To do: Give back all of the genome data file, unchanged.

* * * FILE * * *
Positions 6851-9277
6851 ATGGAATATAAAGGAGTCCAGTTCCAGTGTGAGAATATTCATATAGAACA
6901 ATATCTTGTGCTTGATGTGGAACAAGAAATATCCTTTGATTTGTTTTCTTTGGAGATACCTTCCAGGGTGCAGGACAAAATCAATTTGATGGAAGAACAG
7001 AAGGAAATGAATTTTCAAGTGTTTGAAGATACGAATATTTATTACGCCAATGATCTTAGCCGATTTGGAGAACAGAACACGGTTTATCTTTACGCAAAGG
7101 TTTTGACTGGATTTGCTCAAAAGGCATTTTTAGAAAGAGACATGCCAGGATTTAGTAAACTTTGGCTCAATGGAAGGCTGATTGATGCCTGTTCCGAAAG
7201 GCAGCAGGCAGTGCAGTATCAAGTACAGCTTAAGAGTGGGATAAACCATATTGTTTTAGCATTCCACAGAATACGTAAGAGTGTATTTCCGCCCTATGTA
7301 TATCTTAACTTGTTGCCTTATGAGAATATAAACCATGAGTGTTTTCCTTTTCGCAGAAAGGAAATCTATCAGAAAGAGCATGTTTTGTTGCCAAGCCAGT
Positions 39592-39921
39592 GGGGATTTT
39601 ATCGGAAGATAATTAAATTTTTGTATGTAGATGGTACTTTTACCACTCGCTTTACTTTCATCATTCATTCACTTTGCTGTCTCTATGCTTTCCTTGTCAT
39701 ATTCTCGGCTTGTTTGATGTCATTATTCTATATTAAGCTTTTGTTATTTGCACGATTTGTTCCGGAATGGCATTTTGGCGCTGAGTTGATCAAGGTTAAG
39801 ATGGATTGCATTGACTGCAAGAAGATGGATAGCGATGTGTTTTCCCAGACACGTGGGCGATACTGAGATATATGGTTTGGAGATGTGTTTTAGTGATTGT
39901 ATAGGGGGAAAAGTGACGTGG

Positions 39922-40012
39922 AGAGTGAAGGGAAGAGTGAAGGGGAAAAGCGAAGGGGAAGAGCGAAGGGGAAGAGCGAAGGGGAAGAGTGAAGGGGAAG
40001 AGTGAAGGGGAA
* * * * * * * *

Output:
Positions 6851-9277
6851 ATGGAATATAAAGGAGTCCAGTTCCAGTGTGAGAATATTCATATAGAACA
6901 ATATCTTGTGCTTGATGTGGAACAAGAAATATCCTTTGATTTGTTTTCTTTGGAGATACCTTCCAGGGTGCAGGACAAAATCAATTTGATGGAAGAACAG
7001 AAGGAAATGAATTTTCAAGTGTTTGAAGATACGAATATTTATTACGCCAATGATCTTAGCCGATTTGGAGAACAGAACACGGTTTATCTTTACGCAAAGG
7101 TTTTGACTGGATTTGCTCAAAAGGCATTTTTAGAAAGAGACATGCCAGGATTTAGTAAACTTTGGCTCAATGGAAGGCTGATTGATGCCTGTTCCGAAAG
7201 GCAGCAGGCAGTGCAGTATCAAGTACAGCTTAAGAGTGGGATAAACCATATTGTTTTAGCATTCCACAGAATACGTAAGAGTGTATTTCCGCCCTATGTA
7301 TATCTTAACTTGTTGCCTTATGAGAATATAAACCATGAGTGTTTTCCTTTTCGCAGAAAGGAAATCTATCAGAAAGAGCATGTTTTGTTGCCAAGCCAGT
Positions 39592-39921
39592 GGGGATTTT
39601 ATCGGAAGATAATTAAATTTTTGTATGTAGATGGTACTTTTACCACTCGCTTTACTTTCATCATTCATTCACTTTGCTGTCTCTATGCTTTCCTTGTCAT
39701 ATTCTCGGCTTGTTTGATGTCATTATTCTATATTAAGCTTTTGTTATTTGCACGATTTGTTCCGGAATGGCATTTTGGCGCTGAGTTGATCAAGGTTAAG
39801 ATGGATTGCATTGACTGCAAGAAGATGGATAGCGATGTGTTTTCCCAGACACGTGGGCGATACTGAGATATATGGTTTGGAGATGTGTTTTAGTGATTGT
39901 ATAGGGGGAAAAGTGACGTGG

Positions 39922-40012
39922 AGAGTGAAGGGAAGAGTGAAGGGGAAAAGCGAAGGGGAAGAGCGAAGGGGAAGAGCGAAGGGGAAGAGTGAAGGGGAAG
40001 AGTGAAGGGGAA